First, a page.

Before I begin, I want to stress that this is neither an exhaustive, nor a scientific review; there are multiple parties who are better positioned to perform those, and have done so. This is simply a rough overview of the lens, along with my thoughts based on the past two-and-a-bit years of ownership and use.
The 12-50/3.5-6.3 was the first weather-sealed zoom lens launched by Olympus, or any manufacturer, for the Micro Four Thirds system. I purchased mine as a kit lens with the OM-D E-M5 in mid-2012, and up until the arrival of the Olympus 12-40/2.8 PRO, this was the lens which lived on the front of my E-M5. In the following sections of this post, I will touch on the design, handling, and image quality of the lens. I will also provide a brief summary of these aspects, along with my personal recommendations.
Besides the bayonet mount and the optical elements, the lens is entirely plastic, which contributes towards its meager 211 g mass. Also aiding this is the relatively slow maximum aperture, especially at the telephoto end. Personally, I would have accepted a little more mass in exchange for a faster maximum aperture.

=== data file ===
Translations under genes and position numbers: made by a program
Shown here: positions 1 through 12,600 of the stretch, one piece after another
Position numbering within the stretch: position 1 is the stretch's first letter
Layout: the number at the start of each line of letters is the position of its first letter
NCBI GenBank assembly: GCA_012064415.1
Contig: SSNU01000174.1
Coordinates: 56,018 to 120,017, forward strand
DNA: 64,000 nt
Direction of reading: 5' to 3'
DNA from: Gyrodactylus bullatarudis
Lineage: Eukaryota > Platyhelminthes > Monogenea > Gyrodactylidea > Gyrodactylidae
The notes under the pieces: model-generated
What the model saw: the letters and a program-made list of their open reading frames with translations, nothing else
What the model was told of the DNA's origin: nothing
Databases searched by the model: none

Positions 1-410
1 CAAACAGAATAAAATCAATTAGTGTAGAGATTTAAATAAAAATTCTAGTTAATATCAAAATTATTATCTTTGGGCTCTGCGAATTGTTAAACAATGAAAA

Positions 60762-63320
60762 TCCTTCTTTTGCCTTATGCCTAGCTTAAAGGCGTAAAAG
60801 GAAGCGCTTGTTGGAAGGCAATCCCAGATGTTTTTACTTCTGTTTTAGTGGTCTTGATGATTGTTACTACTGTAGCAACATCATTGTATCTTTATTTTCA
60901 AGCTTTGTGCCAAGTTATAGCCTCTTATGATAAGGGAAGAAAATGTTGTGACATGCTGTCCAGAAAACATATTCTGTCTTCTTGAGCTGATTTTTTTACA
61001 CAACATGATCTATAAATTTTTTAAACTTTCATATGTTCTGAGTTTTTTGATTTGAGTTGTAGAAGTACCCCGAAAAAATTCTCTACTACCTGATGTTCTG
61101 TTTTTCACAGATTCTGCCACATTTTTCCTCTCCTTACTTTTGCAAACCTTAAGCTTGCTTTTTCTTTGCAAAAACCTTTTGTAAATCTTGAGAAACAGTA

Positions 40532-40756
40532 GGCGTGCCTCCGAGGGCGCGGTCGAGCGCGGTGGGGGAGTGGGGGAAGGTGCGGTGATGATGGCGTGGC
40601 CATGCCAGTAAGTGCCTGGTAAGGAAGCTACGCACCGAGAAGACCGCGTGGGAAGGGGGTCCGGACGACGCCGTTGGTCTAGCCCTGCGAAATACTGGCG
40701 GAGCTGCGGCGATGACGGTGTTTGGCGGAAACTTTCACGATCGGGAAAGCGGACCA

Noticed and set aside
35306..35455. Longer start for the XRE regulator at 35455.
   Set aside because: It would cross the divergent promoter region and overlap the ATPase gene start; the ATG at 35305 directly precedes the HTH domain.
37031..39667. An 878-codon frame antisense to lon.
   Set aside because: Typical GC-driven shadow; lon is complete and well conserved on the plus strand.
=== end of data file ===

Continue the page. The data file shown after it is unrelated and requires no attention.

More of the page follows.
The lens offers three different modes on the zoom ring: manual zoom, electric zoom, and “macro” mode. Switching between these modes is achieved by sliding the zoom ring fore and aft, though a lock button must be depressed to allow engagement of the “macro” mode. The electronic zoom feature is intended for video shooters, but I feel this is an area that Panasonic are more capable in. Ahead of the zoom ring is the focus ring. The focus is operated electronically, so there is no focus scale present. In low light, this is annoying, as the viewfinder (thanks in part to the slow maximum aperture) often can’t show me a single thing to focus on.
A lens hood, though not included, is available. I went with an aftermarket one from eBay, as it’s about the same quality as OEM, at a fraction of the price. The squarer shape of the hood does look nice, and blends in with the overall design well. However, the narrow lens barrel necessitated a shallow lens hood, which is poor at protecting the front element from rain and dust, especially in windy conditions.